“Dreich”: Scots, the Scots… or Scottish weather?
The Scottish Government has just published the results of a poll to identify the nation’s favourite Scots word. The winner was “dreich”, which means “wet”, “cold” and/or “gloomy”. I’m not sure if that describes the Scottish weather, or just our character.
Respondents were asked to choose their favourite from a list of 8 Scots language words that, along with dreich, included:
crabbit bad-tempered, grumpy
blether to chat, often at great length; can be used as a noun referring to the person doing the blethering and may also involve a lot of haivering…
haiver to talk nonsense
beastie an insect, or the diminutive of beast, as in “sleekit, cowrin, timorous beastie”
sleekit smooth or glossy, as in “sleek”. Also means, much less attractively, cunning, crafty, sly, ingratiating, unctuous and generally untrustworthy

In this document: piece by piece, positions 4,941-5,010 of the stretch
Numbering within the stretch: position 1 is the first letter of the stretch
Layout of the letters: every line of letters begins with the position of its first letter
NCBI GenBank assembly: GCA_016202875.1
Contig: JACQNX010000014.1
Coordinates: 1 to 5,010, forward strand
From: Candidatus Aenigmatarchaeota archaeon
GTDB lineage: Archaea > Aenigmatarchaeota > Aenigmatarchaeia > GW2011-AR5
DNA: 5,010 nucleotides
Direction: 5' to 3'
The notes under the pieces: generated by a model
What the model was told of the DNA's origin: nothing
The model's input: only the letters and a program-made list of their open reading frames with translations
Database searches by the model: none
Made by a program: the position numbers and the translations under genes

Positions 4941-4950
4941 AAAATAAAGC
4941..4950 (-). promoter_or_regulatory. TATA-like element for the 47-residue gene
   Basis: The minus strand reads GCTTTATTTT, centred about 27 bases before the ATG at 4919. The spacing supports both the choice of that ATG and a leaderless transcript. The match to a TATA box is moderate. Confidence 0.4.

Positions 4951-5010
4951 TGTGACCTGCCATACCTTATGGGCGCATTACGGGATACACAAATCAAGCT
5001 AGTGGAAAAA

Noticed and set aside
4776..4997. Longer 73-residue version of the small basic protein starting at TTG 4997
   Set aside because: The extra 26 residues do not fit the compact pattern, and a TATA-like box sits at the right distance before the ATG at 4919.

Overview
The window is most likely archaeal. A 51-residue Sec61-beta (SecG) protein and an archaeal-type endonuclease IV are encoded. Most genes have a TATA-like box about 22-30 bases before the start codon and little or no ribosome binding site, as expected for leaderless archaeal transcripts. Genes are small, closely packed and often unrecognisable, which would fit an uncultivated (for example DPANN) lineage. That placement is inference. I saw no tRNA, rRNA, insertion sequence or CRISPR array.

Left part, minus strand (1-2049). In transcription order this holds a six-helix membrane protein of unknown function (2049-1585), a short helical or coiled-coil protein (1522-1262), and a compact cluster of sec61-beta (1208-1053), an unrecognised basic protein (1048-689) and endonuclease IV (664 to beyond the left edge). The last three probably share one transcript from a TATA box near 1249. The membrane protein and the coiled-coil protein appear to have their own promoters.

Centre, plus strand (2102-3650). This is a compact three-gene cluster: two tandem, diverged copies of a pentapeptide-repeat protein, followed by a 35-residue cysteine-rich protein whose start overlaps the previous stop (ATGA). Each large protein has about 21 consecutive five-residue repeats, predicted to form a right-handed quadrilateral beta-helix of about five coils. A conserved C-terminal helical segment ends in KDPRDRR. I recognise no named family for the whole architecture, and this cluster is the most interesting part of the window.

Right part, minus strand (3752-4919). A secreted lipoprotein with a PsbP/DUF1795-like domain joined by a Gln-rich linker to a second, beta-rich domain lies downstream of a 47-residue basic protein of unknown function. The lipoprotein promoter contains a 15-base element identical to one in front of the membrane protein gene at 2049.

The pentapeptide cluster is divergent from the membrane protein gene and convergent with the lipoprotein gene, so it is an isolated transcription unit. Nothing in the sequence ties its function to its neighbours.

braw good, great, good-looking (as in “a braw lass”)
glaikit slow-witted or foolish, often used in the phrase “glaikit-looking”.
Apart from “braw”, it’s an unprepossessing list. Or maybe that, too, is a reflection of the Scottish character?
I wish they’d included “fankle” — a really useful word meaning a tangle, muddle or state of confusion. And what about the wonderful “sonsie” (attractive, especially if pleasingly plump too) as in “a right sonsie lassie”?
Are any of your favourites missing from the list?
- ‘Blethering Scots’ (bearsdeneng.wordpress.com)
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Tags: Language, poll, Scotland, scots, Scots language, Scottish Government, words